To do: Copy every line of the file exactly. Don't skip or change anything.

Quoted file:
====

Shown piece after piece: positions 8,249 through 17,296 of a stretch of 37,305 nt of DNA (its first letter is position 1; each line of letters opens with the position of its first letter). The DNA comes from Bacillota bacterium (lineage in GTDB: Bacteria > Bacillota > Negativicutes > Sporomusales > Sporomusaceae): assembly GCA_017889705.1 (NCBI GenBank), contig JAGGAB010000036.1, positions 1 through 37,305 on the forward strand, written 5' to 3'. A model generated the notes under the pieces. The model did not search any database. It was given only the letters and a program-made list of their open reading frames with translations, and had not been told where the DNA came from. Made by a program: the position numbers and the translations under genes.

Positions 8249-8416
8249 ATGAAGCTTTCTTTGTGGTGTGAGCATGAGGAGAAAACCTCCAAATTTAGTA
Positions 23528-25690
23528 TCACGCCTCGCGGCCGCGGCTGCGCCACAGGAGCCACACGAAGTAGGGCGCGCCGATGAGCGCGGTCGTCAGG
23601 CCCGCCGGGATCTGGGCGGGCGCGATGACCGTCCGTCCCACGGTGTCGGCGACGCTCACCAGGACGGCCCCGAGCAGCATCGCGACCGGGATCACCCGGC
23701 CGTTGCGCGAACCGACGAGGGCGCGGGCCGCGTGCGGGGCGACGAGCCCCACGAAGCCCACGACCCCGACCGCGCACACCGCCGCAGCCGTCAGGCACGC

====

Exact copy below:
Shown piece after piece: positions 8,249 through 17,296 of a stretch of 37,305 nt of DNA (its first letter is position 1; each line of letters opens with the position of its first letter). The DNA comes from Bacillota bacterium (lineage in GTDB: Bacteria > Bacillota > Negativicutes > Sporomusales > Sporomusaceae): assembly GCA_017889705.1 (NCBI GenBank), contig JAGGAB010000036.1, positions 1 through 37,305 on the forward strand, written 5' to 3'. A model generated the notes under the pieces. The model did not search any database. It was given only the letters and a program-made list of their open reading frames with translations, and had not been told where the DNA came from. Made by a program: the position numbers and the translations under genes.

Positions 8249-8416
8249 ATGAAGCTTTCTTTGTGGTGTGAGCATGAGGAGAAAACCTCCAAATTTAGTA
Positions 23528-25690
23528 TCACGCCTCGCGGCCGCGGCTGCGCCACAGGAGCCACACGAAGTAGGGCGCGCCGATGAGCGCGGTCGTCAGG
23601 CCCGCCGGGATCTGGGCGGGCGCGATGACCGTCCGTCCCACGGTGTCGGCGACGCTCACCAGGACGGCCCCGAGCAGCATCGCGACCGGGATCACCCGGC
23701 CGTTGCGCGAACCGACGAGGGCGCGGGCCGCGTGCGGGGCGACGAGCCCCACGAAGCCCACGACCCCGACCGCGCACACCGCCGCAGCCGTCAGGCACGC